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I will admit that this article may be a bit biased since it is written by a person who has owned a bookstore for many decades and whose business has taken a definite hit from the growth of the electronic book industry. That having been said, I will try to be as objective as I can and present both sides of the story.


I will start with what I see as the advantages of electronic readers:


1. For people with vision problems, the font on e-readers can be made very large and the back lit page can make reading much easier. Many of our customers order e-books for their elderly parents who can no longer read the typically smaller print in the average book. There are large print real books to be had and we do have a selection of them in the bookstore. The downside of that is our selection isn't huge and the publishers really put a large price tag to go along with the large print of the book.


2. When traveling extensively it is difficult to pack enough books in your luggage to last as long as your trip does! A friend of mine used to literally pack one entire suitcase full of books to last him for his monthly trip back to the Midwest to visit family. You can load up an electronic reader with as many books as required without taking up any more space when packing.


3. One other advantage I see to e-readers is that books can be delivered almost instantaneously. On occasion you may find yourself in a situation where you need a book on very short notice or your child needs a book that you weren't told about until the last minute! I have turned the page on my calendar to find that I need a book for my book club in just a few days time. Once I ascertain I don't have a copy at the bookstore I have downloaded the book on my Kindle. (Confession time - I do own a Kindle).


All that having been said, electronic readers can never replicate browsing around a bookstore, chatting with knowledgeable employees and other customers or taking a book home with you to hold in your hand and enjoy. Maybe it's just me, but I love to flip back through a book to reread favorite passages or to remind myself who that character is that just got mentioned and I don't recall! As far as traveling goes, one of my favorite things to do on vacation is the visit the local bookstores in the area to browse, see what they carry in their inventory and see how things are organized. Of course it is always fun to talk to another bookstore owner or clerk. Real books make great gifts, especially for children, when the illustrations add to the joy of reading. Honest to God books can be shared easily between friends. Some of our customers loan their books to three or four people before they trade them back in to the bookstore. Physical books are great for those times that you need to underline, highlight or take notes.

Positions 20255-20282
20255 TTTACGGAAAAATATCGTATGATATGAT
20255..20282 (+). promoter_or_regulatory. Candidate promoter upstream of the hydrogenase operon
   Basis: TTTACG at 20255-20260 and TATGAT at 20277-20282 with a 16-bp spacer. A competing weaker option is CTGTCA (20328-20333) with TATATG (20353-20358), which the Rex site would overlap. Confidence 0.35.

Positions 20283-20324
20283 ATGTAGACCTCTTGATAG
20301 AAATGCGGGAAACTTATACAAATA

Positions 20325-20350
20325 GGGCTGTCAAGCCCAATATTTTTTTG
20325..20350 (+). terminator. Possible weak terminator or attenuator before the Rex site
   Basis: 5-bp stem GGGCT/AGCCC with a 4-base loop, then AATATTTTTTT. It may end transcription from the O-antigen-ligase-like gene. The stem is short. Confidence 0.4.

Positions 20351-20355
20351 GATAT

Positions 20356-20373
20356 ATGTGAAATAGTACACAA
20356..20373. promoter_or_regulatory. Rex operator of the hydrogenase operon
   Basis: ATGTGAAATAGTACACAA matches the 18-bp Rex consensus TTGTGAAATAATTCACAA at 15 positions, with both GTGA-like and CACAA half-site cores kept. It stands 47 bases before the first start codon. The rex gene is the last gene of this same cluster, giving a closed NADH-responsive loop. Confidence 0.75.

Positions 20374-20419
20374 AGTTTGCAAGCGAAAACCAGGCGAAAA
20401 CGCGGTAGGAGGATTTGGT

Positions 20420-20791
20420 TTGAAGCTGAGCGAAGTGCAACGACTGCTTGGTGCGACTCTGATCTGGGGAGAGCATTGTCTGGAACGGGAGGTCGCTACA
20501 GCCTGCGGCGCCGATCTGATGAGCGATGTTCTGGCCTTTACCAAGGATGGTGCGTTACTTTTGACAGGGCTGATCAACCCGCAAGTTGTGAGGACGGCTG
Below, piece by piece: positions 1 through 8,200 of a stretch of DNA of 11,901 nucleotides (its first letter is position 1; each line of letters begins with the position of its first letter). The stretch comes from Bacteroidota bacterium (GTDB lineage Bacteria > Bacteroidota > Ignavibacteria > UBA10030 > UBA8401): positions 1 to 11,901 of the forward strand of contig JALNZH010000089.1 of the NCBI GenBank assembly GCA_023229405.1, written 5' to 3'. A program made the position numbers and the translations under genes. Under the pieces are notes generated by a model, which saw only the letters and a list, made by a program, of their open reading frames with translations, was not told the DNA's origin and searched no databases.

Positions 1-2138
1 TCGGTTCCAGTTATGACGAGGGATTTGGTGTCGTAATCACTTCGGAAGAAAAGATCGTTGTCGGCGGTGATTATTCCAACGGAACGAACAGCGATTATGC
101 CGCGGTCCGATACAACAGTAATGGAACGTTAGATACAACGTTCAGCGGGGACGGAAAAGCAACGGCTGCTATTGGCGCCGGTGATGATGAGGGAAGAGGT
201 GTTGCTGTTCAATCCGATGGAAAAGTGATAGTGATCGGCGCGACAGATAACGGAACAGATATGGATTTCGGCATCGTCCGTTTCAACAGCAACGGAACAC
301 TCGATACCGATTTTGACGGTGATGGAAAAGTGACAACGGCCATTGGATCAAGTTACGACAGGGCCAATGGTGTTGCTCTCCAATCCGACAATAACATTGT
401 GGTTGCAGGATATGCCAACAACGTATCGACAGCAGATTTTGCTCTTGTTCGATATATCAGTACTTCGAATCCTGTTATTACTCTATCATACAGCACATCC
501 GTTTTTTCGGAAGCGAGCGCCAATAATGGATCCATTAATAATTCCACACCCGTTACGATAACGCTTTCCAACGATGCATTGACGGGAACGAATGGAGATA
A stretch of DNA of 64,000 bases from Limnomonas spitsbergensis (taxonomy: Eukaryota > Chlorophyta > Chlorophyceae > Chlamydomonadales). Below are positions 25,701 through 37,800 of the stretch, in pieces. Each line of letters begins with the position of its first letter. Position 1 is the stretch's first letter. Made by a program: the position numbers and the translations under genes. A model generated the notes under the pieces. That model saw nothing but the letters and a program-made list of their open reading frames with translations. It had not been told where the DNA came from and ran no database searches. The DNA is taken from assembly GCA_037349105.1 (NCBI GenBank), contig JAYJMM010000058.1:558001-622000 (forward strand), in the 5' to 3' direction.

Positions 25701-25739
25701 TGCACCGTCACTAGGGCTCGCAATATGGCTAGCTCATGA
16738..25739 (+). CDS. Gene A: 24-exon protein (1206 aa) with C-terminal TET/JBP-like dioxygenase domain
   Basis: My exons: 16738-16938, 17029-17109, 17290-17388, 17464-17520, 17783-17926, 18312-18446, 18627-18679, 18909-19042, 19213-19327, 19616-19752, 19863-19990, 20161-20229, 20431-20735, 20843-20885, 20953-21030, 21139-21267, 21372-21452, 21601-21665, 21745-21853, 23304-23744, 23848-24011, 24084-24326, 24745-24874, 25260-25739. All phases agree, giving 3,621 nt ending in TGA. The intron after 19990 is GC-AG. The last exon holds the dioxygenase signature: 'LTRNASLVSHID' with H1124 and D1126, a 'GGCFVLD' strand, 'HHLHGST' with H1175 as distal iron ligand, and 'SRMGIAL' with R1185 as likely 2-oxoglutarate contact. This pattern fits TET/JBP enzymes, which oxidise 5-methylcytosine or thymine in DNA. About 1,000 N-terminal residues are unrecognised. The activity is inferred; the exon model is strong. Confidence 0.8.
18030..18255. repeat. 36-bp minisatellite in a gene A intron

In conclusion, I would have to say that there is a place for electronic readers in our culture but they will never replace the joy and wonder of reading a real book!


Jill B.

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Writing From Beyond The Grave

Have your ever wondered why writers who have given up the ghost still have books on the current bestseller lists? One of the first of these that I can remember is V.C. Andrews who wrote the popular Flowers In The Attic series. V.C. Andrews passed away in 1986. Her books were so successful that the estate hired a ghost writer, Andrew Neiderman, to continue writing books published under her name. To this day V.C. Andrews is still being published - thirty three years after her death. The James Bond series also continued after Ian Fleming's demise, written by several different authors.


In the last several years it has become commonplace for popular mystery and adventure writers to have their series continued after their deaths. Usually the estate and the publisher agree to carry on with what is essentially a popular "brand". Now it is more aboveboard and the new writer is listed along with the original writer and given credit on the cover of the book. Felix Francis started helping write the popular longtime British horse racing books with his father, Dick Francis. He took over writing the series alone after his father passed away. I think that he does a very credible job.


An example of how the publishers usually handle this is illustrated by the book I am currently reading, Blood Feud. In huge print at the top of the cover it says "Robert B. Parker's Blood Feud" In smaller print it states, A Sunny Randall Novel by Mike Lupica. Other writers have been chosen to continue Parker's other series: Spenser, Jesse Stone and his western series.


A few other examples: Agatha Christie books are now written by Sophie Hannah, David Lagercrantz took over the Girl With the Dragon Tattoo series from Stieg Larsson and Kyle Mills took over the Mitch Rapp series after Vince Flynn's untimely death.


One series that will remain unfinished is the iconic Kinsey Millhone alphabet series by Sue Grafton. Grafton was only one book away from the end of the series, to be titled Z Is For Zero, when she passed away. Out of respect for their mother's wishes the family chose to have the series come to an end with X. I respect Sue Grafton and her family for their decision. It's hard to imagine anyone who would be up to the task!


Jill B.

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